Eventually there comes a time in your 20s where something clicks and you realize that every issue of Cosmopolitan is literally the same magazine with the same articles and all that changes are the colors and titles. (Seriously, how many times do you have to read "50 Ways to Please a Man" before you realize that you're not learning anything new? Yawn.)
Fortunately, being in such close proximately to Brooklyn kind of makes me an expert on hipster things. (I promise, that was the most sarcastic sentence in this article.)
Moving on into my 30s, I now would rather shell out more money for high quality, artistically-made magazines rather than read one more article entitled "Is My Vagina Normal?" (Yes, it is, just ask WebMD) or hear one more anything about the Kardashians. Each of the magazines below were not recommended to me; I actually discovered each of these by accident and all of them are beautifully made, picture-heavy, and very inspiring.
Additionally, the stories and artwork really have no expiration date in their relevance, so I highly encourage you buy a copy or two to leave on your coffee table for guests to read. In the past few years, these have become my favorite and I will definitely be a repeat buyer - although based on the prices, it may not be every time. Most of the time there is a theme they adhere to, so you can pick and choose which subjects resonate with your interests. Enjoy!
I thought of Lucia as the lesser-known cousin of Darling Magazine; in fact I went to Whole Foods with the intention of finding a copy of Darling but couldn't locate it, so I bought a copy of Lucia instead. Needless to say, it did not disappoint! I read the whole magazine in about an hour, but each article was very creatively done and very inspiring. Lucia's creator, Laura Lowery, describes here magazine as "Authentic, heartfelt, and curated to spark creativity" and I would have to agree with that assessment. The magazine's mission is to "inspire and enlighten the world by giving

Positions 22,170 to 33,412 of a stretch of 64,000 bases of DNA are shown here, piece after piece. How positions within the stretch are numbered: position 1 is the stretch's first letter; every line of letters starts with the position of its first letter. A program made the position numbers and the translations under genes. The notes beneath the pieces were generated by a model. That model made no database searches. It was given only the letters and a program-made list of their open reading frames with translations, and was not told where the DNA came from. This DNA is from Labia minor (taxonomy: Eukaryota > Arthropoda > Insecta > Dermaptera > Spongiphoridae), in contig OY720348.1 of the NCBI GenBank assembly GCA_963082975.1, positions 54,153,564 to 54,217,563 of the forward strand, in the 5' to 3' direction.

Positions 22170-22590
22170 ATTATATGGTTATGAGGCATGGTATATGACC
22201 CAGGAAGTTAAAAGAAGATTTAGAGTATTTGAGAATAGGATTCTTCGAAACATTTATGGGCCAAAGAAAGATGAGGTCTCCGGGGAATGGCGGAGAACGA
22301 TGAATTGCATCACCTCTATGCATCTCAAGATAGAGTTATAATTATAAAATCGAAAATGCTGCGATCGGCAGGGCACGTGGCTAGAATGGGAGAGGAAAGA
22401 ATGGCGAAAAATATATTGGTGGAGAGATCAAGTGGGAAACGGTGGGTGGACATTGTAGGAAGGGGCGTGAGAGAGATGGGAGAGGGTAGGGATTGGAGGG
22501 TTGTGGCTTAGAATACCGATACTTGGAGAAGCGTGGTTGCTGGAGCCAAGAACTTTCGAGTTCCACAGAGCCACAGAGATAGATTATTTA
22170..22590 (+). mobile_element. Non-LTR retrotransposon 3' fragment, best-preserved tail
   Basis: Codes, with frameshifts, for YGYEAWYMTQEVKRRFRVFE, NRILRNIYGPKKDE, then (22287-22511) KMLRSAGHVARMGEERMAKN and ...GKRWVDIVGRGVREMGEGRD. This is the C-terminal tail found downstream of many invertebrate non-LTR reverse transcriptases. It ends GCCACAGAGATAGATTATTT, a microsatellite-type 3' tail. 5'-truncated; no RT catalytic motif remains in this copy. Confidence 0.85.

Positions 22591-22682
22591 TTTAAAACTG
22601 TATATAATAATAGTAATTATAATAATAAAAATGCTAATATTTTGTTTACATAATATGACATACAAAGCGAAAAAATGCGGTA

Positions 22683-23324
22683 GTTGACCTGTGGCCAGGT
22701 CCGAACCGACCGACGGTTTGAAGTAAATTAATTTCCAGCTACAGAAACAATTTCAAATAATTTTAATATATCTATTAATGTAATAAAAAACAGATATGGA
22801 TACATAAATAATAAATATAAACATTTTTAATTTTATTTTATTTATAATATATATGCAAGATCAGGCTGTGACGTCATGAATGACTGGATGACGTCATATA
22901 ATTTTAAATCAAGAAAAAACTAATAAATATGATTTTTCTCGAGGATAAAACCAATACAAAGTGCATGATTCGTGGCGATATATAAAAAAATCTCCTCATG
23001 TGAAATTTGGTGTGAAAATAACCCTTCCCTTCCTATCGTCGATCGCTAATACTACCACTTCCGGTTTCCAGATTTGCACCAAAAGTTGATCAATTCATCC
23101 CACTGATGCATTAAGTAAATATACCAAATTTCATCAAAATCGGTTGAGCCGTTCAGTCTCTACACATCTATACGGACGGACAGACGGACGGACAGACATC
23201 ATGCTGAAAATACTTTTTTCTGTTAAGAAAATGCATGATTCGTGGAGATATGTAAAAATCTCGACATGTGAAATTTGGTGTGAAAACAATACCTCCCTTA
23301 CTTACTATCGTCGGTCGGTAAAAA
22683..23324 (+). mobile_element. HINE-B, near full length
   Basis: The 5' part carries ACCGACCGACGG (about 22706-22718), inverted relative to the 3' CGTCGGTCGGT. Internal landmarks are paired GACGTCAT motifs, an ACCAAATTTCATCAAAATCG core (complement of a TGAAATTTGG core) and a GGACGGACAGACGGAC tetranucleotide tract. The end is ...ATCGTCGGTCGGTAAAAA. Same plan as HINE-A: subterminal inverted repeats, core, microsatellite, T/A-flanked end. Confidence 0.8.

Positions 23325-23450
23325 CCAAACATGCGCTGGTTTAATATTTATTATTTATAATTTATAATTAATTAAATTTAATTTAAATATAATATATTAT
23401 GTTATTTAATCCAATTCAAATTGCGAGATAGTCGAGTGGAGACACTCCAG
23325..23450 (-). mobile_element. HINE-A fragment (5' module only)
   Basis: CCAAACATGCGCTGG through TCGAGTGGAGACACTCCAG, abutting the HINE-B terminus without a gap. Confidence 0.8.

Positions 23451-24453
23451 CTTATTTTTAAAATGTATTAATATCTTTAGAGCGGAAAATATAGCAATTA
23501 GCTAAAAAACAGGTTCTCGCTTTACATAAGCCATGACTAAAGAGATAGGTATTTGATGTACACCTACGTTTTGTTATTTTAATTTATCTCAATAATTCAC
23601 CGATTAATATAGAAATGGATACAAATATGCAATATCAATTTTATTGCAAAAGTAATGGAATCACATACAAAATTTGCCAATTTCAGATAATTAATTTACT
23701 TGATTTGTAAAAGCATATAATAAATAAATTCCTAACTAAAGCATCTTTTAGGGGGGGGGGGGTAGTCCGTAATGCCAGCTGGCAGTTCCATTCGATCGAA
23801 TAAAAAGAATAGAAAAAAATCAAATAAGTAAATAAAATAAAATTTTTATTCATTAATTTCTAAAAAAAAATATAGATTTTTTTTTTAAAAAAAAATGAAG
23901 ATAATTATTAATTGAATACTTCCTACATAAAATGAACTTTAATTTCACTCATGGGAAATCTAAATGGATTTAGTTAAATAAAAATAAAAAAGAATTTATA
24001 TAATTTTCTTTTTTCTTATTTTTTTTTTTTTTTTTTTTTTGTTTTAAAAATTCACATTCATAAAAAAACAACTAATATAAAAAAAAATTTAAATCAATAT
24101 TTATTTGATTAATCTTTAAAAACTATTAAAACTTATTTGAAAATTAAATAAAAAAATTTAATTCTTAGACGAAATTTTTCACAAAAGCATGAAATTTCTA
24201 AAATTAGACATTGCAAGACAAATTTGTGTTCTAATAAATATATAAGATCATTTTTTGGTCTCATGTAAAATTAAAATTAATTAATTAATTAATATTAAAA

voice to the heart and celebrating true beauty." The stories are from real women all over the country who are very relatable because they are not celebrities; they are ordinary women doing extraordinary things. My favorite article was about human senses, and that the 6th sense is something that was really noted in artwork from medieval times - we can sense with our heart.
The name "Lucia" is special to the magazine because it means "light." Lucia is the patron saint of sight and she was a real person who lived in Sicily back in the 3rd Century. She was so holy that she radiated light, but out of fear for her light, her eyes were cut out. Miraculously, she was still able to see without eyes. As the founder said, "Lucia shines light on what we are blind to. She calls us to support each other, to inspire, listen, cheer on and hold up light when someone loses the way...She is us. We are Lucia."
Are you foodie and a traveler? This is the best read for fans of both! So far this is the first edition of Ambrosia but I sure hope there will be more to come. This first issue explores the Baja Peninsula of Mexico from Tijuana all the way to Cabo San Lucas, stopping at towns along the way to talk with local chefs about their unique styles of cooking, the flavors they use, how they decided to become a chef and what life is like in their hometown. For each stop on the journey, Ambrosia provides 2-3 recipes that are favorites of the chefs they interview and have significance in the towns where they originate. I had no idea the Baja Peninsula was such a lush place - frankly I thought it
was all desert! I learned that Mexico has a fantastic wine country with cuisines using mostly fish, fruits and vegetables. I can't wait to try some of the recipes going forward!